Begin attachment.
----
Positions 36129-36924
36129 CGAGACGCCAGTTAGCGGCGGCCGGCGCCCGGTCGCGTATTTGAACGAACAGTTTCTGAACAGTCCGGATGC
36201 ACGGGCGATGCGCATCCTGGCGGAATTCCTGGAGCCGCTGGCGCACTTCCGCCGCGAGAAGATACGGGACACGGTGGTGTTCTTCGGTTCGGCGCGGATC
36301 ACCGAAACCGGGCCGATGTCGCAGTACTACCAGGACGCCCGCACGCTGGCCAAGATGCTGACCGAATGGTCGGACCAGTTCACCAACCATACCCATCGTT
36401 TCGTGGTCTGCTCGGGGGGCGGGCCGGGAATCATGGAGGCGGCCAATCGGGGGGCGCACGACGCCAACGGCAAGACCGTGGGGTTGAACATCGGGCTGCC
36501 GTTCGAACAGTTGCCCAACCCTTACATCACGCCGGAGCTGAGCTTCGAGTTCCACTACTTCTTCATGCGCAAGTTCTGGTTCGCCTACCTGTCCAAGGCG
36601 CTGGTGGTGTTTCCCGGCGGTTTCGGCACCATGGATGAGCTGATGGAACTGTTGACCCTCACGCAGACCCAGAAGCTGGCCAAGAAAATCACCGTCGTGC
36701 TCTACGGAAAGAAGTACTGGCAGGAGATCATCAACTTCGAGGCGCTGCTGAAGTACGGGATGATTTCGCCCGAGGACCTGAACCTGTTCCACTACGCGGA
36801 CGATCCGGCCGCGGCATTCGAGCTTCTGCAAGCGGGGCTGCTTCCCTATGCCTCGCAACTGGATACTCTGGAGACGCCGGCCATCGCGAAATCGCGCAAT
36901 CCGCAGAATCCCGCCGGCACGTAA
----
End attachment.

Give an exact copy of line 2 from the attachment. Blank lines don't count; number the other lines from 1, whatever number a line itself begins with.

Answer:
36129 CGAGACGCCAGTTAGCGGCGGCCGGCGCCCGGTCGCGTATTTGAACGAACAGTTTCTGAACAGTCCGGATGC